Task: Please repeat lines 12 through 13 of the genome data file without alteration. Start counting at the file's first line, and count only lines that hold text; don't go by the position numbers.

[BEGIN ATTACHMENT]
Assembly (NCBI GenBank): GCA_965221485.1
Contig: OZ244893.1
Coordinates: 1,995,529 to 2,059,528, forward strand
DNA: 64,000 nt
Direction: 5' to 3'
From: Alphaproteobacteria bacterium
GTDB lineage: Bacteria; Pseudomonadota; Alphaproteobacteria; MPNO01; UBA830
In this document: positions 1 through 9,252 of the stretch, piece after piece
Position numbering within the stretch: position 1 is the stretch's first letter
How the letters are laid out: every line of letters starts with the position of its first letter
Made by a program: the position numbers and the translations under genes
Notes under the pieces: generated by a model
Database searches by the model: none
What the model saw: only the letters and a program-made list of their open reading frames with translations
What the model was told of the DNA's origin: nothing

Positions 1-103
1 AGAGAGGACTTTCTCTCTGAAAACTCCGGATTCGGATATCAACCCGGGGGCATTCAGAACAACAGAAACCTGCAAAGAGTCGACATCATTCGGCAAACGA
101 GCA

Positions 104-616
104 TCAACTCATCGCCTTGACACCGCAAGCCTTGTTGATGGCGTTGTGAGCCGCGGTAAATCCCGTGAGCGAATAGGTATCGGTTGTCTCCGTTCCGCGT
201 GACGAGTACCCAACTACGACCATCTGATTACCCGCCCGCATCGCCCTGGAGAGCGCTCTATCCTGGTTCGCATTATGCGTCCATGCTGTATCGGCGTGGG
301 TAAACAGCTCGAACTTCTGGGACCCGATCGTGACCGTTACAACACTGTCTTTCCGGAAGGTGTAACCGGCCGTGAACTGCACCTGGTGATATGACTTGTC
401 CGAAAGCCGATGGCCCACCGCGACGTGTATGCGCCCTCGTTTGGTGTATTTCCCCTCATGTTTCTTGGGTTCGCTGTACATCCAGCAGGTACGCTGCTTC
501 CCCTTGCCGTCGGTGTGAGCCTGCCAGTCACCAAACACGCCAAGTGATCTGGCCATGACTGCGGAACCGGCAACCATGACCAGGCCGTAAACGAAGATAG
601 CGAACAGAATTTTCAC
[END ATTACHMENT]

Notes under the pieces: generated by a model
Database searches by the model: none